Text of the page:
Perhaps my particular bent toward flowery words is why I love reading the Psalms so much. The verses paint vivid pictures in my mind's eye, and I so appreciate that. I am never at a loss for how I am supposed to respond, emotionally and sometimes even physically, to a particular passage. The direction is found within the words themselves. 

There are, however, passages that cause a struggle sometimes.

"Be still and know..."
"Be patient..."
"Be strong and courageous..."

If I was grading a paper which included the words, I would have nothing bad to say. Ask any of my former writing students. The problem I have is with the verb BE.

I don't like state-of-being verbs. I like ACTION verbs. 

Colorful images fill my mind if I say "Grasp patience" or "Practice strength and courage" or "Settle into stillness and knowledge." 

I can get behind those verbs. They require an action from me, and I am quick to respond accordingly. 

But...BE STILL. What does that mean? Sit still? Stand still? Lay still? Remain still? Return to stillness? WHAT AM I DOING?

I shared this particular dissatisfaction with the Lord this morning, during my Bible reading time. (Because what Author doesn't like to have their word choices critiqued?)(eye roll(at myself)) 

"I don't like this verse, Lord. Wait on You? What am I supposed to do? I clearly AM waiting...because I'm not doing anything. But I don't like it. It doesn't give me enough direction. I'll sit here, still and waiting, as long as you tell me to...but I need something to do while I'm here. I need more words..."

I'm giggling about it right now, because as I sat...I'm pretty sure an angel came into my sitting room. Why do I think that?

Because I had my worship songs play-list playing, on shuffle, (and it's over 11 hours long) and one song after another...the music, the words, spoke directly to what I had just been discussing with the Lord. I have basically decided an angel was choosing the music for me. Not every song in that 11.75 hours of music would be a direct answer to my prayer...but 5 songs in a row were. And I cried, and I laughed, and I was still before Him, and He spoke sweetly.

I don't think He minds that I need strong word pictures. He created me the way I am, after all. I don't even think He minds when I wish for a stronger synonym for a particular word.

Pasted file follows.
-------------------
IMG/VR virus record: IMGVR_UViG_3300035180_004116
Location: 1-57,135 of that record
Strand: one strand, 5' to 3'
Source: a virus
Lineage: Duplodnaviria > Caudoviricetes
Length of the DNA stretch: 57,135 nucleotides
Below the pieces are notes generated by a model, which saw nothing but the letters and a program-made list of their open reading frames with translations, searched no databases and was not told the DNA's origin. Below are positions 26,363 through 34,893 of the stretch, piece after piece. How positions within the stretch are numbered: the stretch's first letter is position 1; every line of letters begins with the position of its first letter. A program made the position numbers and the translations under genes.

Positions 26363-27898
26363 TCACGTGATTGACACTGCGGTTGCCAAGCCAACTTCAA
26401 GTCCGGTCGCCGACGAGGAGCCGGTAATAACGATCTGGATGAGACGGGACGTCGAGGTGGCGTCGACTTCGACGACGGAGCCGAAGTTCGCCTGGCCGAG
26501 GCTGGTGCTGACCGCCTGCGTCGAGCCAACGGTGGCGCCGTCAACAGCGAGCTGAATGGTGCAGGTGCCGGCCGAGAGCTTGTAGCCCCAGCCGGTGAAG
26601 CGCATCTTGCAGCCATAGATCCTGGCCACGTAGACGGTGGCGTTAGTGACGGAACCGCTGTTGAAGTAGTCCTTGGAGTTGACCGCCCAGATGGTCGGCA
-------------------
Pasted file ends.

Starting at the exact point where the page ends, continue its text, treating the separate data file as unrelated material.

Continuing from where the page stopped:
Because He always drops the synonyms into my spirit exactly when I need them.

"You remain IN me. And I am all things. I am Healing and Hope and Strength and Mercy and Knowledge and Faithfulness and Courage and Power and Understanding and Wisdom and Peace and Kindness and Rest...All the words you could ever need, you can find them IN ME."

And so, to wrap up this little English lesson...

I am CHOOSING to obey Him. Because that is an action word. And it actually takes quite a bit of exertion on my part. The grasping-with-my-nails, eyes-shut-tight, energy-depleting CHOOSING to be still, to wait, to just BE.

But y'all...I find Him there. I find all the things I wish He would direct me to do and seek and learn and become...I find them all IN HIM. 

And I find rest in the process. Which is good, because its exhausting to set aside all the synonyms I would choose for a word...

You want to know one more word with such depth of meaning that it could be endlessly expounded upon, but it doesn't need that? A word that paints so many pictures inside me that it really is the whole story, all wrapped up in 5 letters?


A whisper. A wail. A shout. A laugh. A battle cry. A dying breath.
Every fear, hope, praise, request...every heartbeat. Right there within His name.

Isn't He an exceptional Author? All His heart toward us, painted across that one syllable word, echoing endlessly across our lives.

And He says "English class dismissed."

Saturday, October 27, 2018

Inside and Out

I'm an extroverted person. I always have been. I talked very early, my parents tell me, and I haven't stopped talking since. I never run out of words I could say.

So, it may be a surprise to learn that I also truly, deeply, enjoy alone time. Quiet. Cozy. Settled. With blankets and slippers and coffee and candles. And NO speaking. 

I'm doing it right now, in fact. Curled up in my sitting room, with only one lamp, two candles, and a half cup of coffee as companions. Oh, and my laptop.

Because clearly I need to talk even during silence. 

I can hear better in the still moments. That's the thing. I hear the Lord differently in these spaces.

Not that I don't hear Him in the chaos. I do. He speaks to me of His love for me every time my kids smile. I hear the Father reminding me of His goodness every time my husband tells me he loves me.